First Niagara CEO Koelmel pay jumps 47% in 2009
John Koelmel, the president and CEO of First Niagara Financial Group, took home 47 percent more in 2009 than he had the year before. Koelmel, who is 57, earned a total of $2.52 million in 2009. This compares to $1.71 million in 2008. His compensation package included a salary of $691,346 a 15 percent increase from 2008 plus stock awards valued at $562,514, option awards totaling $262,497 and a cash bonus of $945,000 under the Buffalo-based company Pinnacle plan. The Pinnacle plan rewards executives when the company, which is parent to First Niagara Bank, meets certain financial goals. In 2008, Koelmel had received a Pinnacle bonus of $576,000. G. [Read the full article]
First Niagara Financial Group Inc. executive John Koelmel’s total compensation rose nearly 50 percent last year due in part to additional stock awards and cash-incentive payments, according to documents filed Tuesday with the U.S. Securities and Exchange Commission. The CEO of First Niagara earned $2.52 million in compensation in 2009, up 47.5 percent from 2008 when he earned $1.71 million, the filing shows. The package includes a base salary of $691,346, stock awards totaling $562,514 and cash-incentive payments totaling $945,000. The year before, stock awards given to Koelmel totaled $234,390 and cash-incentive payments totaled $576,000. Additionally, Koelmel received $65,261 in other compensation, which includes retirement savings plans, term-life insurance premiums, medical insurance, $20,770 in club dues and $10,800 for automobile expenses. First Niagara board chairman G. [Read the full article]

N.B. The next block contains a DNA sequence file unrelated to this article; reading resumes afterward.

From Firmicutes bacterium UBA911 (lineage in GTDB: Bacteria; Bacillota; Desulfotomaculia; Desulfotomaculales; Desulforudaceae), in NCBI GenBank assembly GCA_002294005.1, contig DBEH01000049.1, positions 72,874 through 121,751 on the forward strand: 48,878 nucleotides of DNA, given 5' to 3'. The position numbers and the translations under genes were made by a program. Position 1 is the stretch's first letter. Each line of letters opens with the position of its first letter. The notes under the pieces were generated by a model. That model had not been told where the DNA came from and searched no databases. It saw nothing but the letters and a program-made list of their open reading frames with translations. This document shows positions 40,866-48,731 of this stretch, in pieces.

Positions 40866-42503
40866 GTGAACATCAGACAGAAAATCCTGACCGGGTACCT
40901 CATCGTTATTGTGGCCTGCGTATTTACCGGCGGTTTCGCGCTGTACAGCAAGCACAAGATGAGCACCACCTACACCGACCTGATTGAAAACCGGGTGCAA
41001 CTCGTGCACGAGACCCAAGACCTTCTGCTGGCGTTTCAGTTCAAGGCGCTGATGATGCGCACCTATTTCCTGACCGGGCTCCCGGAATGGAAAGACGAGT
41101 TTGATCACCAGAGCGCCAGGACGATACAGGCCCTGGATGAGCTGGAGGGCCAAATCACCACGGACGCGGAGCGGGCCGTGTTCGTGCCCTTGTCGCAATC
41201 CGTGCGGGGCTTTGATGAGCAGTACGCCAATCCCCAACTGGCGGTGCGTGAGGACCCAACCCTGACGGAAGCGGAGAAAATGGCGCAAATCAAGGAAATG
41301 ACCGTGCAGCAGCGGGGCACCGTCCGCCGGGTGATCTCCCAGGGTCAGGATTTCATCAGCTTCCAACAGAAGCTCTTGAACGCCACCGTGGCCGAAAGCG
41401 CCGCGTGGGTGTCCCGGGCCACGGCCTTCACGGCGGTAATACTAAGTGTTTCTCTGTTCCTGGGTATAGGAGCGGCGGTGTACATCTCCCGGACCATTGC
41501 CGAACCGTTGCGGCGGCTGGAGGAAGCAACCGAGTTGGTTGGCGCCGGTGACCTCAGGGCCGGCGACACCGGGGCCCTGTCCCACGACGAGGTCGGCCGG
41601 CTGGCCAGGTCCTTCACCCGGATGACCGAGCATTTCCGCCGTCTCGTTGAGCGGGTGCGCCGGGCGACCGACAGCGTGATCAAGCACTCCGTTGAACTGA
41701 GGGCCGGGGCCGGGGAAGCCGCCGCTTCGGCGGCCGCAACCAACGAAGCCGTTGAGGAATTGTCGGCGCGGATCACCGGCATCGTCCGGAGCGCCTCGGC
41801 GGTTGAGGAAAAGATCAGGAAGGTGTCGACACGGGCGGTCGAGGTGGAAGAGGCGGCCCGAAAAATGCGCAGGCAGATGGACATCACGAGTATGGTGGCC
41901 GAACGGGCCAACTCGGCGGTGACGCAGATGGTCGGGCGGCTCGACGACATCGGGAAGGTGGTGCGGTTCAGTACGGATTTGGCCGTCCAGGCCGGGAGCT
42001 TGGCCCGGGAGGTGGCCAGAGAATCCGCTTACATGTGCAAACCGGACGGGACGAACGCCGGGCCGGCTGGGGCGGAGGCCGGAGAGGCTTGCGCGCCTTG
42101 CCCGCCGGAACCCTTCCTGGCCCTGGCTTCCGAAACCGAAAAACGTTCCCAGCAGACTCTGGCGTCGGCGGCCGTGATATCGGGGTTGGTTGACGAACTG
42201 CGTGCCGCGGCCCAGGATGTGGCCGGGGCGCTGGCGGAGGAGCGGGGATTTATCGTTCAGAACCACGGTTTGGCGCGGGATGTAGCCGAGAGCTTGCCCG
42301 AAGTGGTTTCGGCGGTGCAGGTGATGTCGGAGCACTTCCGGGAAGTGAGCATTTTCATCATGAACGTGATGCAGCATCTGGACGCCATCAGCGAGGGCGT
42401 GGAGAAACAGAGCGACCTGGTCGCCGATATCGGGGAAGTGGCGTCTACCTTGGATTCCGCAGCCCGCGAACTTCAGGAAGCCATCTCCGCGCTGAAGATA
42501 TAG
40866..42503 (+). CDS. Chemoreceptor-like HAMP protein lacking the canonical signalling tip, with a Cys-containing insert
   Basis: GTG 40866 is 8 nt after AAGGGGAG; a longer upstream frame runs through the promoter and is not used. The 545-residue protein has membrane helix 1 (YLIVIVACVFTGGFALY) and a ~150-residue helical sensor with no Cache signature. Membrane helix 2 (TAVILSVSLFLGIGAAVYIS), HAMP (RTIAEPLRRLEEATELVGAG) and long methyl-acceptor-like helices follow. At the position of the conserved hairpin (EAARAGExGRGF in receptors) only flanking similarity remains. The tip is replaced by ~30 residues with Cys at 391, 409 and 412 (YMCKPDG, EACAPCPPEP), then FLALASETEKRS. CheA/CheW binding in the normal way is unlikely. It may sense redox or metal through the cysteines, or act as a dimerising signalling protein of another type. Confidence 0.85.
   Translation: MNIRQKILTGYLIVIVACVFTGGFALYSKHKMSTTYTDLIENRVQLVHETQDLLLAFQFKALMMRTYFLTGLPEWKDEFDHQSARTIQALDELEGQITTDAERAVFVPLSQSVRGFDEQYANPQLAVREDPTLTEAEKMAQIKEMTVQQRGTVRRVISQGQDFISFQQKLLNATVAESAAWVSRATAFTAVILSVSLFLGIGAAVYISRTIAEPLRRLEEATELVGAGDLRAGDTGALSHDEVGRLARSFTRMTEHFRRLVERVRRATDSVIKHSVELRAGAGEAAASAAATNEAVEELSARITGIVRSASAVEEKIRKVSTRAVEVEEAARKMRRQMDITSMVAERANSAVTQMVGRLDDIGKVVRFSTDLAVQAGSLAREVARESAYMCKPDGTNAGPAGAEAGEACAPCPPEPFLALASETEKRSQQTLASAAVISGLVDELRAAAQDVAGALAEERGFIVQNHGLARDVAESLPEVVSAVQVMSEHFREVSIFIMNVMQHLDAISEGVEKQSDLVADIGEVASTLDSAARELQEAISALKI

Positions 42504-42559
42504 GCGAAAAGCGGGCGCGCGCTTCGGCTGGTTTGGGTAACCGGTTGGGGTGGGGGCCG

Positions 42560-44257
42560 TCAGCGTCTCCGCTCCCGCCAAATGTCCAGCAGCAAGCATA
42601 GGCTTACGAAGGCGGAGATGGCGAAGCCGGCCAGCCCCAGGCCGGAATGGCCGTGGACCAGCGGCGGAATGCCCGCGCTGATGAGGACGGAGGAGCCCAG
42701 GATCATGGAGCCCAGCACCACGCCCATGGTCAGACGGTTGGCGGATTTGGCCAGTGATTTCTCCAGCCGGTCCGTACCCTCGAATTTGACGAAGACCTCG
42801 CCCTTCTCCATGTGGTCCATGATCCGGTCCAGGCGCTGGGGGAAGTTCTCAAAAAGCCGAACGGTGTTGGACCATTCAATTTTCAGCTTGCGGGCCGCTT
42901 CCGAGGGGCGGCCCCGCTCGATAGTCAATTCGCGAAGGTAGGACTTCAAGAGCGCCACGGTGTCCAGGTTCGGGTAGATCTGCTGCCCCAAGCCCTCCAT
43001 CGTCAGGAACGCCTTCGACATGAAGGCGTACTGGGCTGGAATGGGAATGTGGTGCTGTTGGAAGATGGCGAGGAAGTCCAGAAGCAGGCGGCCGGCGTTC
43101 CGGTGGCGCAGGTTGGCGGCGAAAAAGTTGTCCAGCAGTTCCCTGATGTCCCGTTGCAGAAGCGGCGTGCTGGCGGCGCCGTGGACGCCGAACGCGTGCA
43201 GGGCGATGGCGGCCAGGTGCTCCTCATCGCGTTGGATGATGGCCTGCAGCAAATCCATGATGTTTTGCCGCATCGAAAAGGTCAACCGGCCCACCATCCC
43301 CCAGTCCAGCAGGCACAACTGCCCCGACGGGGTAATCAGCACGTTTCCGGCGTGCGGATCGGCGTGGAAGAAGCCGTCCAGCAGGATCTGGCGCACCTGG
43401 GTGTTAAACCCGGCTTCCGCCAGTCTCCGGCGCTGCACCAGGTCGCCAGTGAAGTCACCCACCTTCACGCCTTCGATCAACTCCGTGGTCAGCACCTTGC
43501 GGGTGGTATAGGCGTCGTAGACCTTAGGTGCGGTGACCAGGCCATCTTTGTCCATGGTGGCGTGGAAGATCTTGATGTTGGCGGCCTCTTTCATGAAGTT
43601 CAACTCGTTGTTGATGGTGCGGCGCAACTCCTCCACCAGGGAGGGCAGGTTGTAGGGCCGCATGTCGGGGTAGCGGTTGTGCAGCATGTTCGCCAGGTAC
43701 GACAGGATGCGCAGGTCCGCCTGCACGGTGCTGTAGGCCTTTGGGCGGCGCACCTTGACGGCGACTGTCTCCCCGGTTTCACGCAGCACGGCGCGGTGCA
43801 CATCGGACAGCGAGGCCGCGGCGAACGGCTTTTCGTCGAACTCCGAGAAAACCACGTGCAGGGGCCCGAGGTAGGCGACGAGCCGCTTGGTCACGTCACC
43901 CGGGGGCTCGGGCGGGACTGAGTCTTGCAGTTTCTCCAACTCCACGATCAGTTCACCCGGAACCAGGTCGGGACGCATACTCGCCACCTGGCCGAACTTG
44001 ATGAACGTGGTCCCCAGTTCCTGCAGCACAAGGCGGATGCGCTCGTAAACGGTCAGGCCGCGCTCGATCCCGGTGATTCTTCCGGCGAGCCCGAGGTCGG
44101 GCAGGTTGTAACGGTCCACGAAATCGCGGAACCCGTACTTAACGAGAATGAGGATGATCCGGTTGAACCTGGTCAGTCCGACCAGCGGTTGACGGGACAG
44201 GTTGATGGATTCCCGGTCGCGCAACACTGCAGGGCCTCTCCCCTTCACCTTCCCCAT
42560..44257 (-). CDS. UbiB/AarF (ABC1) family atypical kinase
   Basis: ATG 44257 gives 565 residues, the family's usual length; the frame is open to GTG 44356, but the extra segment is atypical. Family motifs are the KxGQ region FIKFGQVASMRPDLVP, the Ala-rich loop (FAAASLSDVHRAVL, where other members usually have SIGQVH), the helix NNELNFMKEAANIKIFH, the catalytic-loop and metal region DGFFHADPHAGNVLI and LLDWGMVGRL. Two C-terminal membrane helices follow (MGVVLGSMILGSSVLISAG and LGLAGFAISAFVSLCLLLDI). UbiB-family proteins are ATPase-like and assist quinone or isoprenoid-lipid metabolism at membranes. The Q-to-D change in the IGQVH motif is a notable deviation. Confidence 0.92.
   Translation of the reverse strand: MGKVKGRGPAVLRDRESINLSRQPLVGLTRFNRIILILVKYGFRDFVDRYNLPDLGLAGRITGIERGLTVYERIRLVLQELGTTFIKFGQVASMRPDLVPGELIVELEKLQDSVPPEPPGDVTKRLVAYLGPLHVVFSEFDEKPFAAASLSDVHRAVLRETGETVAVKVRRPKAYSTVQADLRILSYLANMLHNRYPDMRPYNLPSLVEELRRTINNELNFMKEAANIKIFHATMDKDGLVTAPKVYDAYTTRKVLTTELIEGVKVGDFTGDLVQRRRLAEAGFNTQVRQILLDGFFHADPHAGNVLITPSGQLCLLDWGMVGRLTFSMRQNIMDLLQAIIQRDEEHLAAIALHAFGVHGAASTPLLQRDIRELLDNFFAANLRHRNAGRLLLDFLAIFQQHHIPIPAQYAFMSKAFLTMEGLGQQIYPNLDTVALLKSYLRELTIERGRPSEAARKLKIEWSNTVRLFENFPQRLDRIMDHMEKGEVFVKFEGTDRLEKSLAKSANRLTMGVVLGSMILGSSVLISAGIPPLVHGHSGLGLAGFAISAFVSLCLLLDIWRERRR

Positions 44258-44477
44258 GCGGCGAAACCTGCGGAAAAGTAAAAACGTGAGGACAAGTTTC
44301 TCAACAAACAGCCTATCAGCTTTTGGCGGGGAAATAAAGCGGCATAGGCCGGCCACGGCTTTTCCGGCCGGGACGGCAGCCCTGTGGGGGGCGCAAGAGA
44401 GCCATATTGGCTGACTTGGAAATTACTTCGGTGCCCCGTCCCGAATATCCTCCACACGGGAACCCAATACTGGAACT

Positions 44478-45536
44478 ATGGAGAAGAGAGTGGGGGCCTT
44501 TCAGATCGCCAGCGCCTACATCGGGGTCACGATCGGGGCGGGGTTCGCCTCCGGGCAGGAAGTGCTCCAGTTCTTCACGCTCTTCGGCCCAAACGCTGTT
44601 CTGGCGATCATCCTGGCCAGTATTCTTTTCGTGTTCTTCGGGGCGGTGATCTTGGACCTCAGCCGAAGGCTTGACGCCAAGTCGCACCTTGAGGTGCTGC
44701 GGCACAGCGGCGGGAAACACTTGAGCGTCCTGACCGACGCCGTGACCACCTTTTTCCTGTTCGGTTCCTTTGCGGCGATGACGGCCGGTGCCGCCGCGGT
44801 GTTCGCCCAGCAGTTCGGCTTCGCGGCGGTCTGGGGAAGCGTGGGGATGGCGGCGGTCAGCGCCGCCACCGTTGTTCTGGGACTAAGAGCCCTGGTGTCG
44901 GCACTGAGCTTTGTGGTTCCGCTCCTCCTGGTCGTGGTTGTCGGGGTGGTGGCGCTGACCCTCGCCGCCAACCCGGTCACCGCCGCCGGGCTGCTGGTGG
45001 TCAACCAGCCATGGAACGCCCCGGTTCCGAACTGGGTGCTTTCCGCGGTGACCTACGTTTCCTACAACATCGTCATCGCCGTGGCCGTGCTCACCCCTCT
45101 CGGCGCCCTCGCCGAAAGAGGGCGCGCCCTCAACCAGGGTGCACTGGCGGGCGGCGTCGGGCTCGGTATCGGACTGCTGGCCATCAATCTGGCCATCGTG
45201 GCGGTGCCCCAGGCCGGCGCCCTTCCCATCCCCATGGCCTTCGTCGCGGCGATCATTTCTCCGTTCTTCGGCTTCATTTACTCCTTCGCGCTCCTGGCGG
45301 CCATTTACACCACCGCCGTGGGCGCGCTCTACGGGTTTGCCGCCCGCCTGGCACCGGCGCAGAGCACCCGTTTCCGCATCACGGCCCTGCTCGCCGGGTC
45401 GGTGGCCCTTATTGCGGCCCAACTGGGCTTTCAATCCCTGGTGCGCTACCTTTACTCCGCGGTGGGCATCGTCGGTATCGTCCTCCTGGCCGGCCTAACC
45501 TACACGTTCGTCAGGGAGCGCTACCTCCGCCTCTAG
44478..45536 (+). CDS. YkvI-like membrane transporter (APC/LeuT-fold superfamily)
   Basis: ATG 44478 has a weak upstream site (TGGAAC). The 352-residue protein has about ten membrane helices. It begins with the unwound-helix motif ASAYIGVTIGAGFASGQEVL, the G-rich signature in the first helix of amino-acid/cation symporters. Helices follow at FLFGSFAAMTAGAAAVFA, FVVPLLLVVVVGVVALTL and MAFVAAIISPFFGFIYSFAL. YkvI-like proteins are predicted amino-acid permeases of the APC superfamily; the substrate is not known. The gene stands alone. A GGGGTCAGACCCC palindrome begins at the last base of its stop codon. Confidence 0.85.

The Treasury Department has received $15.39 million from the sale of warrants it received from Washington Federal Inc. as part of the support it provided from the government’s $700 billion bailout program.
The Treasury said Wednesday that it sold 1.71 million warrants in an auction that took place the previous day. Warrants are financial instruments that allow the holder to buy stock in the future at a fixed price.
The auction for the Seattle-based bank followed one held last week in which the government raised a record $1.54 billion from the sale of warrants received from Bank of America.
The Treasury said that the Washington Federal warrants brought an auction price of $9.15 per warrant, above the minimum bid of $5 per warrant set by Treasury.
Under the terms of the auction, the owner of the warrants will have the right to purchase Washington Federal stock at a price of $17.57. [Read the full article]